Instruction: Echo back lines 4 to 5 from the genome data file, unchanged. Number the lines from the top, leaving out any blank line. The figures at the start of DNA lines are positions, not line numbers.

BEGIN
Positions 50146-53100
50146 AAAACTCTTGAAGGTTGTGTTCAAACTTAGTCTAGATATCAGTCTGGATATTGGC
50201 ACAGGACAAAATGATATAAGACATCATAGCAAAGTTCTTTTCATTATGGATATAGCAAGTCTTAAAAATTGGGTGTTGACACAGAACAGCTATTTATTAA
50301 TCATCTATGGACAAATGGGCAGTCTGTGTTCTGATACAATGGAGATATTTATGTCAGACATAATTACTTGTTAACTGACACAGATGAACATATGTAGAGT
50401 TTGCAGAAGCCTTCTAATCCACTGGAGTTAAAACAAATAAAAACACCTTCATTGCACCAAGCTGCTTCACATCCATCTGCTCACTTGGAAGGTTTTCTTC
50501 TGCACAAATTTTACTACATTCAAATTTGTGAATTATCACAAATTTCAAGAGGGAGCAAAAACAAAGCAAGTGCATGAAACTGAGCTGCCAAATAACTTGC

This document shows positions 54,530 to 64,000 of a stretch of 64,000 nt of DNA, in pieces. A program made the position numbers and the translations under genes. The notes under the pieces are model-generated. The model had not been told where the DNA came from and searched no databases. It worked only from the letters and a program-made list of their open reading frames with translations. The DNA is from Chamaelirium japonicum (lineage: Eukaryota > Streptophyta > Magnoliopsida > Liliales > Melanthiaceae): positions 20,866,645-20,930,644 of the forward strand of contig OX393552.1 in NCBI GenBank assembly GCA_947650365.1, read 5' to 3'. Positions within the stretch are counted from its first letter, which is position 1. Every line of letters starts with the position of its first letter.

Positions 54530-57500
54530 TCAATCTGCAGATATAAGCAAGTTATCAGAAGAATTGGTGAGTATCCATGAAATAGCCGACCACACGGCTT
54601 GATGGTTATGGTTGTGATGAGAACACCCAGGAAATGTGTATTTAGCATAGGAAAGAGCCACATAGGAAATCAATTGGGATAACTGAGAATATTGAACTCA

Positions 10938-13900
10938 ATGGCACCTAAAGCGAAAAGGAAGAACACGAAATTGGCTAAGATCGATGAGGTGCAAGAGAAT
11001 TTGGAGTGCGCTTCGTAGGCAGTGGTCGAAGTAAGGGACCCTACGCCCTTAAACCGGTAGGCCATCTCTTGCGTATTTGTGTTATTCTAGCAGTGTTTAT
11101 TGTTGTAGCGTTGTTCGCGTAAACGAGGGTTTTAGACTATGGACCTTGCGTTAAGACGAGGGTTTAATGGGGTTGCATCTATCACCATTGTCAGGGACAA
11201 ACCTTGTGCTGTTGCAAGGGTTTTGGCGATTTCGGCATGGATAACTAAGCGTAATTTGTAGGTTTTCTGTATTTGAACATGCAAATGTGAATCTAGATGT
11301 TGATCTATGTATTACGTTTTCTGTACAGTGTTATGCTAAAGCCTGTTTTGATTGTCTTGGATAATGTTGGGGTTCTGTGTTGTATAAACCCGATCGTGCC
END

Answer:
50301 TCATCTATGGACAAATGGGCAGTCTGTGTTCTGATACAATGGAGATATTTATGTCAGACATAATTACTTGTTAACTGACACAGATGAACATATGTAGAGT
50401 TTGCAGAAGCCTTCTAATCCACTGGAGTTAAAACAAATAAAAACACCTTCATTGCACCAAGCTGCTTCACATCCATCTGCTCACTTGGAAGGTTTTCTTC